Two of them sure, I’ve been focused on social justice and sexuality education and rights for a long time. But the third? GOD???

How the other two connect to spiritually? Yeah, no, I didn’t suspect that. But thinking of it, how people in this country are denied access to reproductive rights, about how marriage rights are human rights, how violence and assault are spiritual crimes against love itself, yeah it kind of makes sense. And I’m finding myself not only among the honored company of Social Justice activists and the Sex Positive leaders, but of radical Ministers and Reverends as well.

I have to say, it’s a beautiful, if not odd, place to be.

Read the pieces, and think about their impact. Regardless of where you stand in terms of “God” it’s good to know that people of many faiths (even agnostics!) across this Red State are working to turn it Blue and to keep people from being thrown in the river to begin with.

What a concept, yeah?



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3 responses to “Spirituality and the Left

  1. I greatly admire your ability to find the good in just about anything, Julie. I’m looking for that good in religion, and while I have ample evidence that it is there, the capacity of any organized dogma is still too great for me to ignore. I was raised in the Episcopal Church, and “came out” as atheist about 6 years ago, although it was a long deconversion process. A common misconception, usually inadvertent but I suspect sometimes deliberate, that many theists have about atheists is that we are mad at God. I am no more angry at God than I am at Voldemort. I have, however, been angry at religious institutions, both in overt and subtle ways. In talking with theist friends (Christian, Muslim, Jewish, Buddhist, and more), I have come to realize that I believe many of the same principles that they do, only (a) I call them by a different name, and (b) I do not ascribe supernatural provenance to them. I believe in and support much of what Jesus said in the Gospels, but believe that these are essential maxims of human behavior, not commands from on high.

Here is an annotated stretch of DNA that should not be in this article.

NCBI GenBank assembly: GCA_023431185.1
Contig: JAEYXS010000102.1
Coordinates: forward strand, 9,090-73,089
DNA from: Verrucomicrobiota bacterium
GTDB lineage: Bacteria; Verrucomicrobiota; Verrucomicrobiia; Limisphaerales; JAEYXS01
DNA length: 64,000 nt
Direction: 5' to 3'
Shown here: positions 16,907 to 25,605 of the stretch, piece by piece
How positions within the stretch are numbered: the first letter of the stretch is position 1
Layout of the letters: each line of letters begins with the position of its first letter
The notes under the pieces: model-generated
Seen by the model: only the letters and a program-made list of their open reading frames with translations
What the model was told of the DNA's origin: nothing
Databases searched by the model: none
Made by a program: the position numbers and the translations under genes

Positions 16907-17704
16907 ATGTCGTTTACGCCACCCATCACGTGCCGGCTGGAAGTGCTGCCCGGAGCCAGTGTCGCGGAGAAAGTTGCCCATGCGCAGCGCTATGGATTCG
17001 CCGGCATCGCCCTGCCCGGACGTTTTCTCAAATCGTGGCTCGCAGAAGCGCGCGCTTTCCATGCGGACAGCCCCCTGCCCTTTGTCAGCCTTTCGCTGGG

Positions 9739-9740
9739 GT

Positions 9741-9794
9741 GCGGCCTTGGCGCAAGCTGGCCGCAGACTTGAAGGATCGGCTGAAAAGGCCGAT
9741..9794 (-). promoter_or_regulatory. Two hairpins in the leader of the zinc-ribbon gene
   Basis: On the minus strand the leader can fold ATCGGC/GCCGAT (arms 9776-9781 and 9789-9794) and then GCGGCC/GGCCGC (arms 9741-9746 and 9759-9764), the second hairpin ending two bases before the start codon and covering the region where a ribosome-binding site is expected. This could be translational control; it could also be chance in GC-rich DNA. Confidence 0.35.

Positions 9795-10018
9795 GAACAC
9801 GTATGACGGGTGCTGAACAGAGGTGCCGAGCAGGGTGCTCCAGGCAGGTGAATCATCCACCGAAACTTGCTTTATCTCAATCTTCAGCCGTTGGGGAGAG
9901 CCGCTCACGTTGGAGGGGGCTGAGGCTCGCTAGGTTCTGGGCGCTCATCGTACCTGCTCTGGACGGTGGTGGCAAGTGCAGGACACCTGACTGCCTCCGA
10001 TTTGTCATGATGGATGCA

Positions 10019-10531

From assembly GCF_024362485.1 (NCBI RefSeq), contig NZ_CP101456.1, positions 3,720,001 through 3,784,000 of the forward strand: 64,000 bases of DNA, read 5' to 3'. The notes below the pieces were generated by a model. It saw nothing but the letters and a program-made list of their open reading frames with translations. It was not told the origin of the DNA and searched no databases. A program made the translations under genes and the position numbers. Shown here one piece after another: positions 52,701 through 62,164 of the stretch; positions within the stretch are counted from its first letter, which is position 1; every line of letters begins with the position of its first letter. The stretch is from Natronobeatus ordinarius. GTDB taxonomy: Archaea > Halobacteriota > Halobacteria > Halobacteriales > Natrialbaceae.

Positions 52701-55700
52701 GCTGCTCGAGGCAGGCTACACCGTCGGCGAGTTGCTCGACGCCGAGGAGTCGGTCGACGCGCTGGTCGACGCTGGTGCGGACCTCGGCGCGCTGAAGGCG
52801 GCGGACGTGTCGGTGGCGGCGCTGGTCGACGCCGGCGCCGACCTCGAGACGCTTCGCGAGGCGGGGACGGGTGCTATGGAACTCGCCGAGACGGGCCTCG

My point being, I’m not angry anymore. I mean, I am extremely angry at what people do in the name of their religion, but religion is just a tool. The difference is in how it is wielded. At this stage in my life, I am ready to be done with anger and find the common ground that will make us all better people and make the world a better place. If you are doing the right thing, it is less important to me why you are doing it than the mere fact that you are doing it.

    • “I have come to realize that I believe many of the same principles that they do, only (a) I call them by a different name, and (b) I do not ascribe supernatural provenance to them. I believe in and support much of what Jesus said in the Gospels, but believe that these are essential maxims of human behavior, not commands from on high.”

      This is me all over. And yet I still understand the draw to community and “church” of which I consider Bedpost Confessions to be one. Humans love and need (it seems at least) groups and rituals esp for birth and death and transitions.

      I don’t believe all atheists are angry with god, any more than I believe all MRA are angry at women or some feminists at men. But I do believe some are.

      If there is a “god” it’s beyond us and our comprehension. I like to think that we mirror the god we see in ourselves. Those who are angry and controlling often long for those types of gods. And wind up in power more often than not, guiding the fearful and wanting to be controlled. This is ancient stuff.

      Not sure that religion is the cause so much as a symptom.

  2. Pingback: How Do We Make Sense Of This? Steubenville, Texts, Rape | Julie Gillis